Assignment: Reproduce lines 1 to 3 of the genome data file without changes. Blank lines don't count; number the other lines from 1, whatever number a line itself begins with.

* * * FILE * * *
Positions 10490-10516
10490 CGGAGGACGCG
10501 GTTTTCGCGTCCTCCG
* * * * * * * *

Positions 10490-10516
10490 CGGAGGACGCG
10501 GTTTTCGCGTCCTCCG